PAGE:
When I got married, something crazy happened.
All of the ways I was relationally-challenged (self-esteem, anger, critical, selfish, etc) became obvious.
I had done such a good job of being on my best behavior during the dating phase of my relationship. It wasn't that I was trying to be inauthentic or be someone I wasn't. It's just that after a period of time, when you let your natural self come through, you start to show the cracks in your own cement.
Marriage exposed my weaknesses in relationships because it was the most intense of all relationships.
I think the same is true when you and I aspire to be a leader. When we campaign or interview or step through the hoops to serve in a leadership position, we tend to try and show what's great about us. We demonstrate how our strengths will be an asset and our weaknesses are actually thinly-veiled strengths that we simply haven't tapped into properly (example: I'm inpatient because I want the team to always strive for excellence).
But something happens after we assume our leadership position - the cracks in our cement start to show. The people around us notice that we really do have weaknesses and those weaknesses really do effect our leadership ability. If we fail to notice them, they can quickly derail our ability to lead.
Let me tell you a secret (just between us): Your weaknesses as a leader aren't a secret. Your people already know all about them.
There's a couple of important things that must take place once you understand this:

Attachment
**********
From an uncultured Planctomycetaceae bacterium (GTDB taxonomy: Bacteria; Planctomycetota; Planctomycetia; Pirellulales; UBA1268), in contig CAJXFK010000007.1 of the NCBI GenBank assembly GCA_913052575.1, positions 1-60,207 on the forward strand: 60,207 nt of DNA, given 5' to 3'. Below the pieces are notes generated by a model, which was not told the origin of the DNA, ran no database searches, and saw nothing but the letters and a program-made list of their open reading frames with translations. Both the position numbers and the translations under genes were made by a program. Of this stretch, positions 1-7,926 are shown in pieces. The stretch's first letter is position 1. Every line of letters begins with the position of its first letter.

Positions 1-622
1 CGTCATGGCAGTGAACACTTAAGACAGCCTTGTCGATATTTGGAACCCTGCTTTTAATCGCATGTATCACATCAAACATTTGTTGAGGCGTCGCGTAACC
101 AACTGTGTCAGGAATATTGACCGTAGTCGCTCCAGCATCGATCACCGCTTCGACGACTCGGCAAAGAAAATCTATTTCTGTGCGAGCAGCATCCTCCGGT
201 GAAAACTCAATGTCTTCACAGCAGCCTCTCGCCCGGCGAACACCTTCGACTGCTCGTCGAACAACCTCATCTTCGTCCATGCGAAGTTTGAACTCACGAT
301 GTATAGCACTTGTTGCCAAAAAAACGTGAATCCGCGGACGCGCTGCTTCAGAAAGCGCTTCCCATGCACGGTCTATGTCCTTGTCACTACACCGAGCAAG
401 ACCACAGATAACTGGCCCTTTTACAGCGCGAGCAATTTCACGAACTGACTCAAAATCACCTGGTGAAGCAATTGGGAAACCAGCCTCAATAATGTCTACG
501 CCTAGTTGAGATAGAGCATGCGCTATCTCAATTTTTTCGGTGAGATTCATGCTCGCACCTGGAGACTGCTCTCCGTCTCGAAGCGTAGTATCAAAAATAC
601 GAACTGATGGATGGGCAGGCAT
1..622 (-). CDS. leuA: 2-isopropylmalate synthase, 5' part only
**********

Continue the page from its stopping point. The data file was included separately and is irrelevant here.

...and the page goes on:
1. You can't continue to live like your weaknesses aren't there.
You and I must address them and admit to them. I'm not saying you should spend all of your time trying to turn weaknesses into strengths. I am saying that we must recognize where our weaknesses are a detriment and correct that detriment. People find it hard to follow a leader who doesn't recognize his or her own weaknesses when it's apparent to everyone else on the team
2. You must find ways to deal with your weaknesses.
This may mean we delegate more in those areas, we work to rid ourselves of toxic behavior, and we are open and honest about what we're not good at. While I'm a firm believer that you will add the most value to your team and organization in the area of your strengths, you must not sweep your weaknesses under the rug. Everyone has room for growth and improvement. Just because you are now the leader doesn't mean that you have arrived. Simply being in a leadership position will shine the light even brighter on those areas that you are weak in.
Back to my marriage. Once I was clearly aware of my relational weaknesses, I had to make some decisions to correct those tendencies or they would eventually destroy that relationship. In fact, I still have to be mindful of them to this day. These same types of decisions are true in leadership as well.
Why are leaders often afraid to admit their weaknesses to their team?
What weaknesses do you need to admit to?
How open are you to sharing your weaknesses with your team?
How will you address these weaknesses so that they don't negatively effect the team?